Deal or no-deal in the Middle East: three forces leading to a deadly collision

By on / Daily, International Negotiation

In June 2011, Professor James Sebenius analyzed three ominous forces in this article for Power and Policy.

On May 15, 2011, thousands of Palestinians rushed Israel’s Syrian and Lebanese borders, as well as the fences of Gaza. Such actions have continued on several Israeli fronts. Arabic social media now buzz with expanded plans for unarmed Palestinian refugees to protest en masse in and around the Jewish state. If stones marked the first intifada and suicide bombers the second, waves of children, women, and men may well characterize a third phase of the conflict. There is much commentary about this new form of protest.

Likewise, the planned September UN vote on Palestinian statehood generates considerable discussion and diplomatic maneuver. Far less well appreciated are the likely consequences of a toxic three-way combination: mass protest, the statehood vote, and a tough Israeli response on the ground. Without advance action to prevent these three forces from converging in September, the risk level will spike for Israeli, Palestinian, and American interests.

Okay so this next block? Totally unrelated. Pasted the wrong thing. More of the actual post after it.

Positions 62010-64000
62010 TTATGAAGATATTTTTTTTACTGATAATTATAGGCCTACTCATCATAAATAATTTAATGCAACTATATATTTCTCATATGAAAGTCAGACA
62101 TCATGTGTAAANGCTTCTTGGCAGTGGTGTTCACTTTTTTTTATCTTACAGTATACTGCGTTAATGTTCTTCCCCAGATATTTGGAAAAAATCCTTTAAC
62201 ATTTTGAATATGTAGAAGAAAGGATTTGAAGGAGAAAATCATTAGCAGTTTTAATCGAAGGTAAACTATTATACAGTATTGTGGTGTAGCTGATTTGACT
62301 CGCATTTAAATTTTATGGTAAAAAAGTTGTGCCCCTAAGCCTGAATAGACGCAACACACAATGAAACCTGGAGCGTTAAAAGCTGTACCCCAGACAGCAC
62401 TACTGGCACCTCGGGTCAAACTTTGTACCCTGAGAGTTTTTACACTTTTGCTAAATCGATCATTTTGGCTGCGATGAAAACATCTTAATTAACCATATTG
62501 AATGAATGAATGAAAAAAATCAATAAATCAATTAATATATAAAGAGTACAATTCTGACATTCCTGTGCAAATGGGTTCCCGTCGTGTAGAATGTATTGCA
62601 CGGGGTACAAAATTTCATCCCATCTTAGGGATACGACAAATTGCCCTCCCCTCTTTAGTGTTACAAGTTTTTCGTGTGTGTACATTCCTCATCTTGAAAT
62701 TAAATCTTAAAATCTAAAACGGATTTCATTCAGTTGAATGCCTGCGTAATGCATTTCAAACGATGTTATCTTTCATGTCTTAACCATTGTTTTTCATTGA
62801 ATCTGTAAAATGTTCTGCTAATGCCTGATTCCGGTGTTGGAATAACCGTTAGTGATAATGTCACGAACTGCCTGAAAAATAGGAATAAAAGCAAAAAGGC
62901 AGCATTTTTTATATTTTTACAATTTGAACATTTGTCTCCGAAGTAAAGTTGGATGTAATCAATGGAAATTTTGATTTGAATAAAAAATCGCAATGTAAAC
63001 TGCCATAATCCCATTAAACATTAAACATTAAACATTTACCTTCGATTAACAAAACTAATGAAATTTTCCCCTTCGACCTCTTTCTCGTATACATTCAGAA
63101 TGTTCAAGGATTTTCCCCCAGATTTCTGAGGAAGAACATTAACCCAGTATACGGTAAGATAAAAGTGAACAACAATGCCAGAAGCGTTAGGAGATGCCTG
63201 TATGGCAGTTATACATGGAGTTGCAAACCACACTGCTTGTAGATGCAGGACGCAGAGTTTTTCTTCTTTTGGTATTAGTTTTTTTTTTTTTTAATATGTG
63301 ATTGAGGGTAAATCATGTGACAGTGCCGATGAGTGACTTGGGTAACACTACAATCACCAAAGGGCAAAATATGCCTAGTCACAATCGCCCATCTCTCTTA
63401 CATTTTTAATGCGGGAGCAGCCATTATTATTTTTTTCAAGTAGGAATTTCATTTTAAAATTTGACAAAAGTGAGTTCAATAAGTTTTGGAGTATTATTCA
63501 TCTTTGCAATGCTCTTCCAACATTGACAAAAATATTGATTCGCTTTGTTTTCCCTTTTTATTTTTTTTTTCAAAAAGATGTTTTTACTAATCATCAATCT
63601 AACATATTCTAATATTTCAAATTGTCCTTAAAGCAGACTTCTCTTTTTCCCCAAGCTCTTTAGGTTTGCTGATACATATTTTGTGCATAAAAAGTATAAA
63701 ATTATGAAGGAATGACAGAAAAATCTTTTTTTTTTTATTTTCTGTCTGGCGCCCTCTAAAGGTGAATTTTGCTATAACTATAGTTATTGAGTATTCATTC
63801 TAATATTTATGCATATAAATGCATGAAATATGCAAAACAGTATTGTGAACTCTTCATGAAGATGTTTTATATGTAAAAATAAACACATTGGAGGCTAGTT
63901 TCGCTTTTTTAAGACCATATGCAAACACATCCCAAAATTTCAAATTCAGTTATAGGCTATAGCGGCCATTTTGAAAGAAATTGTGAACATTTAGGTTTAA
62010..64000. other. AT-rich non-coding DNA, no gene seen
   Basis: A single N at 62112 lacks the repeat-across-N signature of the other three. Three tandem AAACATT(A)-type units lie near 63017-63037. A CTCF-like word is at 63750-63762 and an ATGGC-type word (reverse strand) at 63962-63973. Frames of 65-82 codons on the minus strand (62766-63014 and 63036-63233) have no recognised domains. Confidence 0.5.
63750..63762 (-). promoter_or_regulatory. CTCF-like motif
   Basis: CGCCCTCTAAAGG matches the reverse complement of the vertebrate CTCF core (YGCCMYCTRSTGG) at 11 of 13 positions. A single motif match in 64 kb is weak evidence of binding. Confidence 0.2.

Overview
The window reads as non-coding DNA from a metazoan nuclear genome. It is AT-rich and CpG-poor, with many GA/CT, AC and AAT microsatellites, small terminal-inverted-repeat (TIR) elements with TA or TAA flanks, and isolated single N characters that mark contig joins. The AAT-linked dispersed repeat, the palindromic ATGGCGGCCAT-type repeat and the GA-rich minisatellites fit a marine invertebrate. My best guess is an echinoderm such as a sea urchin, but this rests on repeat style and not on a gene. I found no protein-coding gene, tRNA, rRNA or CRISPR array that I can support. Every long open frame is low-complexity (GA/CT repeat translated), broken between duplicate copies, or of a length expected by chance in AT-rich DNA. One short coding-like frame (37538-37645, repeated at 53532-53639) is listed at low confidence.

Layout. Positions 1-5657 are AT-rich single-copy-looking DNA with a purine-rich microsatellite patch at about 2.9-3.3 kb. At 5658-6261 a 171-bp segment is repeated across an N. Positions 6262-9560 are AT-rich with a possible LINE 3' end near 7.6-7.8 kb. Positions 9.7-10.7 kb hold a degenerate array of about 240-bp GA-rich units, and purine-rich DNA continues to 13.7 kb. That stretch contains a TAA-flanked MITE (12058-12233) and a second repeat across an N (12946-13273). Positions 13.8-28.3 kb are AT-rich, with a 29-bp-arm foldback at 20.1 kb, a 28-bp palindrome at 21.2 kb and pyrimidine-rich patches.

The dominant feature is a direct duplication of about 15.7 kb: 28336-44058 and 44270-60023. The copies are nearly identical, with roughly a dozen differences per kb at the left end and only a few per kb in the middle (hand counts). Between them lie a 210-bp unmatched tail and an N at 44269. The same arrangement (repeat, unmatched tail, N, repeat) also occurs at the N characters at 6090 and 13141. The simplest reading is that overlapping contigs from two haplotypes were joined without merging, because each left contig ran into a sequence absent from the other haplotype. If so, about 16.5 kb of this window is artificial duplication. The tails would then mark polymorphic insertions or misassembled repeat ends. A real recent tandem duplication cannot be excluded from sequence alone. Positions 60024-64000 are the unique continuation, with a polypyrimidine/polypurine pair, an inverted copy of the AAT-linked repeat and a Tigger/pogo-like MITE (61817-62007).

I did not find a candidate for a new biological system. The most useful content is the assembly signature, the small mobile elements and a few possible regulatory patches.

A number of constructive actions could prevent the dangerous three-way collision of a new form of protest, the statehood vote, and a tough Israeli response. If negotiations make sufficient progress, the statehood resolution could be crafted to support and strongly facilitate negotiations, not pre-empt them. While many senior “insiders”—Israeli, Palestinian, and American—clearly sense the coming collision and are scrambling for a way out, crucial constituencies on all three sides oppose meaningful initiatives that could avert it. For very different reasons, muddling through looks better to these broader publics.

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One Response to “Deal or no-deal in the Middle East: three forces leading to a deadly collision”

  • I am uncomfortable with some of your language. It is not a “security fence” – it is a huge wall in many points. You suggest the recent violence at the borders was the result of “nervous young soldiers feeling cornered.” I disagree – they were never at any risk. They were most likely ordered to kill, as the Israeli Government fears non-violent protesters more than any other threat. Its intention by killing was to discourage non-violence, and indirectly encourage more violence which serves their purposes better.

    Negotiation has been used by the Israelis as a stalling tactic while they grab more land and water. How can you continue to talk about negotiations when one side (Israel) displays absolutely no “good faith”.

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